• OCL4Ed Open content licensing for educators vt - David Wiley < 5Rs of Openness * Retain – the right to make, own, and control copies of the content * Reuse – the right to use the content in a wide range of ways (e.g., in a class, in a study group, on a website, in a video) * Revise – the right to adapt, adjust, modify, or alter the content itself (e.g., translate the content into another language)* Remix – the right to combine the original or revised content with other open content to create something new (e.g., incorporate the content into a mashup) * Redistribute – the right to share copies of the original content, your revisions, or your remixes with others (e.g., give a copy of the content to a friend)


  • Developing world MOOCs – A workshop on MOOCs in Africa - 17 June – 27 June 2014 - e/merge Africa: Developing World MOOCs http://emergeafrica.net/live/events/developing-world-moocs uct.ac.za * 2014.06.23 - meeting recording. suggested creation, offering, what mooc provides, fills. 1. rock star moocs - teaching showcase. 2. gateway skills - pre-entry, learning literacies, guidance, undergrad pathways. 3. postgrade - research methods, academic writing. 4. professional - career, vocational ed, continuing ed, professional org partners. 5. research - specialized general interest, for leisure learners, masters, doctoral programs. other forms - wrapped moc - mooc offered elsewhere, local tutor support, spoc - small private open course - MIT, moc - massive online, not open. * next - 5 categories work? wrapped mooc? completion rate? drop-out? credibility? cost to institution / learner - time & money? bandwidth requirement to learner? purpose / cost value? reuse / remix / redistribution?



  • create5 * 5 Habits of Highly Creative Teachers - 5 Habits of Highly Creative Teachers * canvas course * a) ramp up your curiosity habit - formulate questions, lines of inquiry, awareness - what am I curious about or not, look into ought to know this * b) what you can do/do differently that can empower others to be curious - curiosity assessment, kids - ask, watch others, talk with others about specifics, follow mooc for ideas * fail - interview * surprised by the comments about fear of failure - much more common than I realized * "failure" - knee-jerk reaction from people who have never "failed" * https://www.youtube.com/watch?v=pN34FNbOKXc Mindset video - good overview of how people can get so hung up on failure, much more likely to lie about low scores because they don't know how to deal with failure * reflection - yes, and... from improve - didn't know that.




  • Digital Literacies II - week 4 - Learn about QR codes and investigate ways to used them in teaching and learning scenarios. Understand the basic features of digital cameras. Review basic concepts of digital photography such as lighting, composition, night photography, motion capture, etc... Learn the basic features of Google Maps and how to use them in classrooms. Understand how to use and create custom maps. Review the features of Google Earth and Google Literature Trips.. week 3 - Develop or deepen your understanding of the Google Drive productivity suite. Create a functioning, public form to be completed by users. Explore various mobile learning applications. Learn about software-based and web-based nonlinear presentation systems. Create a nonlinear presentation slide deck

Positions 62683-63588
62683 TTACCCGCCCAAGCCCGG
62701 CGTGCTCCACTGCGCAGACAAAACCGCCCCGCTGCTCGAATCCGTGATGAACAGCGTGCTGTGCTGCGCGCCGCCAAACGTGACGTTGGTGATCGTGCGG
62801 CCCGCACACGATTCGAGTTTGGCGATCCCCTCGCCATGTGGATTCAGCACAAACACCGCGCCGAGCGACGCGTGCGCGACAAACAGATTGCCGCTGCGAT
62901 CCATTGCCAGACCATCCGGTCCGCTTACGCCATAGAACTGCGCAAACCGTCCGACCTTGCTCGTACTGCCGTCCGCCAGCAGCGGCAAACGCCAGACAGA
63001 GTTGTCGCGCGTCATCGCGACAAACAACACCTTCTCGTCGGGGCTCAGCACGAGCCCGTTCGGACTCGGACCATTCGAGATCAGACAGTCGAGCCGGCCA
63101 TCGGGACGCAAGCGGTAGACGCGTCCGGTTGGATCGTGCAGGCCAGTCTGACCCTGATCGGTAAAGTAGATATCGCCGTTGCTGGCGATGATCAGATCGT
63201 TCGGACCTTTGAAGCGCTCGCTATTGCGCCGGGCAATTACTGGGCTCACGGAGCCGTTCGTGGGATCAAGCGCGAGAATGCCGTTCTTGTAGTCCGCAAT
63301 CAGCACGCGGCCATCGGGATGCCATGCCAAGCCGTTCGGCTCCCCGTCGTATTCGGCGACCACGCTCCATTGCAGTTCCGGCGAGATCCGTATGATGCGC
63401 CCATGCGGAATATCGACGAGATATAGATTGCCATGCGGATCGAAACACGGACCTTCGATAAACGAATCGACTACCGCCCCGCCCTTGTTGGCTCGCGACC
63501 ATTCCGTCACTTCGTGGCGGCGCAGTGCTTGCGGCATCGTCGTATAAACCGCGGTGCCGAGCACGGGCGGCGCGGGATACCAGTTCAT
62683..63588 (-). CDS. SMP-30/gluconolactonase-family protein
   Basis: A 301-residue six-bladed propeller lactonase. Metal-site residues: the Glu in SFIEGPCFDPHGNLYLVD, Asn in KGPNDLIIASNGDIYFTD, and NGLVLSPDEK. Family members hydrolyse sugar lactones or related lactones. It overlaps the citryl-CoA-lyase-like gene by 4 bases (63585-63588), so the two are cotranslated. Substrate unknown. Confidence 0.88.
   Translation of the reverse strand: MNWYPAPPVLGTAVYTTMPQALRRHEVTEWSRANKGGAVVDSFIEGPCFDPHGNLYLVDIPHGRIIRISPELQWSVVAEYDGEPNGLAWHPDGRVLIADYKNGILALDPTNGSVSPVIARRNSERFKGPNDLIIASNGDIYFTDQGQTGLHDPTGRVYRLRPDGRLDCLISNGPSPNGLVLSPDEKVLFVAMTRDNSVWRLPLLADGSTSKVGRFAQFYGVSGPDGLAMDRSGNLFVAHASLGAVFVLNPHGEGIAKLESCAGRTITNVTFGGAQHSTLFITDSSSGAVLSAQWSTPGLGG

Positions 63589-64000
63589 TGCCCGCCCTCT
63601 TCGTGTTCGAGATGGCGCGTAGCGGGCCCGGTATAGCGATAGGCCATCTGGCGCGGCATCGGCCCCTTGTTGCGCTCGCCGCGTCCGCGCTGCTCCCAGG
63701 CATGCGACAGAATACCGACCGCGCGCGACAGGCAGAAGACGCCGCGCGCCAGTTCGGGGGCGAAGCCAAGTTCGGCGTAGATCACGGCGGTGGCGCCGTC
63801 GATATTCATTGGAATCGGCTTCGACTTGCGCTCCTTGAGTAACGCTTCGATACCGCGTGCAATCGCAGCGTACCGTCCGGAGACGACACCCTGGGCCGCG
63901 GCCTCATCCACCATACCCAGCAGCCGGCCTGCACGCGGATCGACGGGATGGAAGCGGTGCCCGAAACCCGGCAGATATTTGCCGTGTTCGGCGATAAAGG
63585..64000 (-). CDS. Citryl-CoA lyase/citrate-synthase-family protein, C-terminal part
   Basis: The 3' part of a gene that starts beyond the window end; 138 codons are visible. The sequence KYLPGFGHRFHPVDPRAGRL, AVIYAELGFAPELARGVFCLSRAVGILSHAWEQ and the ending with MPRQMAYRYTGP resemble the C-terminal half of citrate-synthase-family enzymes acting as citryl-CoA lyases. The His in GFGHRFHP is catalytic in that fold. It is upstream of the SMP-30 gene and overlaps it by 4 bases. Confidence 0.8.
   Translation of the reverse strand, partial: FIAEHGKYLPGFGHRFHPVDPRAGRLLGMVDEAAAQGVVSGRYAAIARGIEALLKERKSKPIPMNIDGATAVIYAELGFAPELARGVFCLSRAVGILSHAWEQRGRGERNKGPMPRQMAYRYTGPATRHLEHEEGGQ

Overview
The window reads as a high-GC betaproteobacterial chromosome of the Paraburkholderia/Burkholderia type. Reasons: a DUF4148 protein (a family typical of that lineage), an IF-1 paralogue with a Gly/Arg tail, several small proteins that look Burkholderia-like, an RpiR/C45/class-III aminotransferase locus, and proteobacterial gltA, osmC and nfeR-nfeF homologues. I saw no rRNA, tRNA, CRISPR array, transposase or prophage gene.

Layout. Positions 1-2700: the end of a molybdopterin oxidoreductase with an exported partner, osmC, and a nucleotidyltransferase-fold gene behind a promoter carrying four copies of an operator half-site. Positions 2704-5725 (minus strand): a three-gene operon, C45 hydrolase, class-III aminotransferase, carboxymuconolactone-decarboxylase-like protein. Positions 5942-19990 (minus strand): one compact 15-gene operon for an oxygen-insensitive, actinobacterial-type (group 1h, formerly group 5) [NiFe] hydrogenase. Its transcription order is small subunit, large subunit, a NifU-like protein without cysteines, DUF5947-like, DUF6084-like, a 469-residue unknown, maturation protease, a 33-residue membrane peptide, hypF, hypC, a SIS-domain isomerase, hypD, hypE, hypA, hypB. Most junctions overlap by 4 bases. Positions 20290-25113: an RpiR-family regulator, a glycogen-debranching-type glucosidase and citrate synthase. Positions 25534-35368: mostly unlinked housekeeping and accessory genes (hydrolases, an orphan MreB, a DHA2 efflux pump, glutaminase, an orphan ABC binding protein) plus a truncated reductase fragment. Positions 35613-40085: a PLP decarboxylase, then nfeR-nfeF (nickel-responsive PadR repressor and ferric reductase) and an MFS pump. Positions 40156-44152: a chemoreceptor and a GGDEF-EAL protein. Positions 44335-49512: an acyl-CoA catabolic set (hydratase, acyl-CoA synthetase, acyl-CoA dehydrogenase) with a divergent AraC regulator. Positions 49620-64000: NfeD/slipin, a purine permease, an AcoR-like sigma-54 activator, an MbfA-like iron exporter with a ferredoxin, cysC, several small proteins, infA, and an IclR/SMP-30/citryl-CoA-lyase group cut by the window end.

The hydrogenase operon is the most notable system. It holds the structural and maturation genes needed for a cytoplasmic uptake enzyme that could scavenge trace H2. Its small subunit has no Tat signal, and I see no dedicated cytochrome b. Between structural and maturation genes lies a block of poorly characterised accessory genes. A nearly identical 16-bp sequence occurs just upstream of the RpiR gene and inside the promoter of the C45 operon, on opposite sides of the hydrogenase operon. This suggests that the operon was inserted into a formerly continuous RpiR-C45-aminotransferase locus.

• #OSSEMOOC is about connecting educators and helping to build technology capacity, connected leadership and professional learning networks.


also...

  • Project Management - Canvas > Udemy


  • Designing for Deeper Learning: How to Develop Performance Tasks for the Common Core! - Stanford


K-8 mini-mooc

idea

  • kids in several grades working together in small, multiple grade groups
  • some explicit learning outcomes, deliverables - required progress steps, status reporting
  • learn from other groups, outside sources ? requirements


MOOCs - scope, definition

  • learning literacies < Web Literacies - Exploring, Building, Connecting
  • delivery - massive, online, open, guided learner-directed - tools, guidance, connections, coordination
  • recognition ? credit, assessment, evaluation
  • Web Literacies - Exploring, Building, Connecting - map of competencies and skills that are important when getting better at reading, writing and participating on the web. more...



  • action map - goal, action, practice activity, information for activity


2013


MOOC-Makers Kit

Q: xMOOC or cMOOC - audience, subject, learning outcomes. support - tools, platform.


  • http://www.slate.com/articles/technology/future_tense/2013/09/moocs_need_to_go_back_to_their_roots.html - average completion rate of just 7 percent. By and large the material is no more compelling than a textbook, and certificates of completion aside, there’s no reward for finishing the class. Interaction between teachers and students in MOOCs is so minimal. Stephen Downes and George Siemens, a pair of Canadian academics, developed the MOOC in 2008 as a proof of concept of their connectivist theory of education. Drawing from neuroscience and computer networking, connectivism postulates that knowledge is distributed across human and nonhuman nodes in a network. Downes and Siemens argue that in the 21st century, education is the ability to navigate this network, link disparate fields, and contribute to the understanding of other people. MOOC developers should be designing platforms that work for traditional scholarly fields and the new skills of the global economy. ongoing discussion that encourages participants to share what they know with one another, rather than perform for some distant grader. making a space for engaged education that rewards helping others as a prelude to learning,